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Hastur! Hastur! Hastur!

Wednesday, April 20, 2011

Three Aspects of the Dead God for Your Old School Games

He Who Is Not To Be Named

Also Known As: The Unspeakable One, Magnum Innominandum
Alignment: Lawful
Portfolio: Mountains, Duty, Obedience, Punishment
Worshipers: Monks, Shepherds, Mountain-Dwelling Cultures

This aspect of Hastur is the sole occupant of a remote and ancient monastery on the Plateau of Leng.  The plateau is a cold and arid place that only exists in the Dreamlands, while the monestary itself is a confusing tangle of lightless corridors covered with detailed and disturbing frescoes.  Deep in its bowels, inside a frightening domed room, The Unspeakable One sits on a throne of gold atop a stone dias in pitch-black darkness.

The Magnum Innominandum usually appears as a figure robed in yellow silk and wearing a yellow silken mask, or sometimes (to his followers) as a beautiful maiden seemingly bathed in a bright light that chases away all shadows.

He is the patron of shepherds and the spirit of the mountains where they tend their flocks.  He demands strict adherence to duty, and rewards obedience with happyness.  And while he may answer the prayers of the faithful, he will not hessitate to punish those that stray.

The Tattered King

Also Known As: The King in Yellow, The Yellow Sign
Alignment: Neutral
Portfolio: Inspiration, Entropy, Madness
Worshipers: Bards, Artists, Entertainers

In this form, Hastur is both a thin, floating man clad in tattered, yellow rags, and the symbol of a yellow triskelion resembling a tentacled creature (the Yellow Sign).  Both are believed to originate from the shores of Lake Hali – an allegory for the mysterious Hyades cluster of stars.

The King in Yellow wears a smooth, featureless “palid mask” when he visits sensitive individuals, and either inspires them to greatness or drives them into madness.  So impressive are the works wrought by his disciples that they can incite rebellions, overthrow empires, or even destroy entire nations.

The Yellow Sign can appear on any work of art, and just gazing upon it can leave the viewer susceptable to Hastur’s influence.  This belief is so wide-spread that the term “Seeing the Yellow Sign” is attributed to anyone suffering from mental illness, regardless of the cause.

The Feaster From Afar

Also Known As: The Dweller on Aldebaran, The Demon of Carcosa
Alignment: Chaotic
Portfolio: Death, Despair, Futility
Worshipers: Assassins, Aberrations, Evil Humanoids (especially Ghouls)

Hastur’s final aspect is a black, shriveled, manta-shaped flying monstrosity with razor-sharp talons.  It liquefies and consumes its victim’s brains, draining them through its feelers and merging their consciousness with itself.

As a Demon Lord, Hastur rules an icy layer of the Abyss known as Aldebaran.  The lunar landscape’s only feature is a frightful, red-litten city named Carcosa by its corpse-eating inhabitants.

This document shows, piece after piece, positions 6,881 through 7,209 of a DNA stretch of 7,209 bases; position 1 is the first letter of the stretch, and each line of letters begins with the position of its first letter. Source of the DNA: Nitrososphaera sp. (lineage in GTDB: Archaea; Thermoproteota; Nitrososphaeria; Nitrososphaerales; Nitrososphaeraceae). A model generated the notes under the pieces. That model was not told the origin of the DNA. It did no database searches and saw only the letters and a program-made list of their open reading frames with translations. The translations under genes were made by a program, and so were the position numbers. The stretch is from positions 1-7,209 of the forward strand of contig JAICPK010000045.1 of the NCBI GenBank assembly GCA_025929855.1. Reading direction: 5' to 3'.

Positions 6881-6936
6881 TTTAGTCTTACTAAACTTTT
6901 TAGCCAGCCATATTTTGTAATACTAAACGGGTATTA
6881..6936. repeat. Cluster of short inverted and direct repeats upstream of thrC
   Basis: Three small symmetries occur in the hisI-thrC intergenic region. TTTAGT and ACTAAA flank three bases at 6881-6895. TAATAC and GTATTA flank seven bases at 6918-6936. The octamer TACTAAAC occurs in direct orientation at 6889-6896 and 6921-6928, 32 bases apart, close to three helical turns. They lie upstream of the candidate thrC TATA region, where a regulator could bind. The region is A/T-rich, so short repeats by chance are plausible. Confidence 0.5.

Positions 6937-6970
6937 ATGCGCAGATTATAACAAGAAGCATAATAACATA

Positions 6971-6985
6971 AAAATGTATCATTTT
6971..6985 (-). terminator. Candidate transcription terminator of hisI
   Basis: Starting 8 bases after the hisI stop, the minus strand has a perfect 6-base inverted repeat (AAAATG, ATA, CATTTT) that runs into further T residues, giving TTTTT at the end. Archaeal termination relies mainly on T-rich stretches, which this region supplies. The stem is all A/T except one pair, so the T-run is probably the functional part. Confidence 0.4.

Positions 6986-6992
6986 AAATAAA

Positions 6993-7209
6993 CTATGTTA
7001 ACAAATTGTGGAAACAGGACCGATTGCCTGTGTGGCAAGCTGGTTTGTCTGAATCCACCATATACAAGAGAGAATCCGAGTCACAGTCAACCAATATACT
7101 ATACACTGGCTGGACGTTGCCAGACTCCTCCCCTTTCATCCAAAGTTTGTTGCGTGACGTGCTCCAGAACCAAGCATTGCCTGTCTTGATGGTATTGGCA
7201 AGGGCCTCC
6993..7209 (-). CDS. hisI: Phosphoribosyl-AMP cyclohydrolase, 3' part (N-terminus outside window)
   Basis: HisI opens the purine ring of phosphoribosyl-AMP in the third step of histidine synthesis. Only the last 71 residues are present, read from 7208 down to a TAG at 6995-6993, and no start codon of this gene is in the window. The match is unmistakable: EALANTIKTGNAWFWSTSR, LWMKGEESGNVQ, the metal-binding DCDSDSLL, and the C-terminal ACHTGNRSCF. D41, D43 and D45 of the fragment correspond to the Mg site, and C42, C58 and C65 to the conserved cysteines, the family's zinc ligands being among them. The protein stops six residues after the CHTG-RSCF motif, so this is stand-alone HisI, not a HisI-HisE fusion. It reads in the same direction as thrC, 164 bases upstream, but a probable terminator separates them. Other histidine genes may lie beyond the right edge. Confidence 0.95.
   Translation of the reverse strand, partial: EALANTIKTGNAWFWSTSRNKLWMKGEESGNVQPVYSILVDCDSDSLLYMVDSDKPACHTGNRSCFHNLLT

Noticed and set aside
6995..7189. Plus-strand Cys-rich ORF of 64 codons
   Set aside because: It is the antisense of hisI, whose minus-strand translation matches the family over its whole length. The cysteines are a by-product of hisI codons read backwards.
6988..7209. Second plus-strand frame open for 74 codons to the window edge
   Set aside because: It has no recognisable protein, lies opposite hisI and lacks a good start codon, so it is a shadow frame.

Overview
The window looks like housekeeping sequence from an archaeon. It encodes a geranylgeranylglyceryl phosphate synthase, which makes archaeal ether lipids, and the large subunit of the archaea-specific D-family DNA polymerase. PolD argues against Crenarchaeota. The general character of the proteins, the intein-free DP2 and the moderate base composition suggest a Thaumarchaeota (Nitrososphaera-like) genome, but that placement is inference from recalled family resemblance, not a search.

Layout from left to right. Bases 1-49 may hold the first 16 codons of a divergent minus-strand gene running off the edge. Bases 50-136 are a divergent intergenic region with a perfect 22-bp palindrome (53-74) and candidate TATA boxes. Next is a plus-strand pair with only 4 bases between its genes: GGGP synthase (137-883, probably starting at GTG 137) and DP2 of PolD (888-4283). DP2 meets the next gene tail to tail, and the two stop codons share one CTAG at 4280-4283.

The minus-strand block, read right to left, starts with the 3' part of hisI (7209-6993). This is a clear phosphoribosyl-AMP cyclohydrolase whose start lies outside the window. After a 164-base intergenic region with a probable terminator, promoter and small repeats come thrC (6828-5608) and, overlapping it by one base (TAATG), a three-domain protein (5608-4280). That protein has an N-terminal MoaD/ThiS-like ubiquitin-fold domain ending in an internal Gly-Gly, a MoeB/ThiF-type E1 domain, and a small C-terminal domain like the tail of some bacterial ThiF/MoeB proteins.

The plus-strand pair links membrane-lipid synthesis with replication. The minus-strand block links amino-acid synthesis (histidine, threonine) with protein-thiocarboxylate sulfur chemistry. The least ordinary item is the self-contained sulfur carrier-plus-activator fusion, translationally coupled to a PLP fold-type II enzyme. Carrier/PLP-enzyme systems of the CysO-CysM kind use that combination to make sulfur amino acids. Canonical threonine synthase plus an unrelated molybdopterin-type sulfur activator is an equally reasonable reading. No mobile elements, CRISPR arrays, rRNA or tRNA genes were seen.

In this form he is the embodiment of paranoia, despair, futility, unreason, and Chaos.  Legend has it that speaking Hastur’s name three times will summon the Feaster From Afar, with grusome consequences.

The Awful Truth

In truth, Hastur is a scaled, alien being, with an elongated, tentacle-covered body, a lizard’s head and maw, and taloned lizard claws.  He has been imprisoned on the Astral Plane, and can only partially manifest on the Prime Material Plane – which limits his ability to influence the world.  Should Hastur gain enough worshipers to provide him with the power to free himself, the result would be catastrophic to say the least.

Bonus Pathfinder/Realms of Crawling Chaos Mash-Up!

Moon Radish Poultice

Level: 1
Duration: Permament
Creation Time: 1 day
Area of Effect: 1 wound
Range: See below
Saving Throw: None

Moon radish poultice is a sticky, pale white paste that may be applied to wounds.  It will return a dying creature to 1 hit point, or heal a wounded creature 1d4 hit points of damage.

If a creature receives more than one dose per day, or one dose on consecutive days, it may develop an addiction to the substance at the Labyrinth Lord’s discresion.  The poultice may also unintentionally regrow body parts, producing deformed and unusable pseudopod-like apendages.

The creation time for the poultice is for one dose, and each dose may only be stored for three days before it loses its effectiveness.  The formula requires moon radishes grown in soil saturated with blood, vinegar, and minced night lizards or limbless skinks.


This post was inspired by Ash, one of my players at last Sunday’s public Labyrinth Lord game, and compiled from: Labyrinth Lord Revised Edition, Advanced Edition Companion, Realms of Crawling Chaos, Advanced Dungeons & Dragons Deities & Demigods, Trail of Cthulhu, CthulhuTech, and Wikipedia

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Posted by kibosh at 11:08 PM and filed under Uncategorized

2 Responses to “Hastur! Hastur! Hastur!”

  1. @jcftao Thanks! In our game the fighters both went down and the cleric (played by Ash) desperately wanted to do something to save them. I was originally just going to say that when you are at 0 hit points you are dead, but told the cleric that if he describes what he is doing I might let him at least stabilize them.

    He came up with a great description of chewing up moon radishes into a paste and then applying it to the wounds. I had never heard of moon radishes before, but the player told me he had a character that became addicted to them in a Pathfinder campaign.

    Then when I was looking through the Realms of Crawling Chaos and came across the Poultice of Healing, mashing it up with the moon radishes from Pathfinder seemed like a good idea. I did add the possibility of growing pseudopods myself though :)

  2. Hey Kibosh!
    I like the Moon Radish poultice! Neat idea!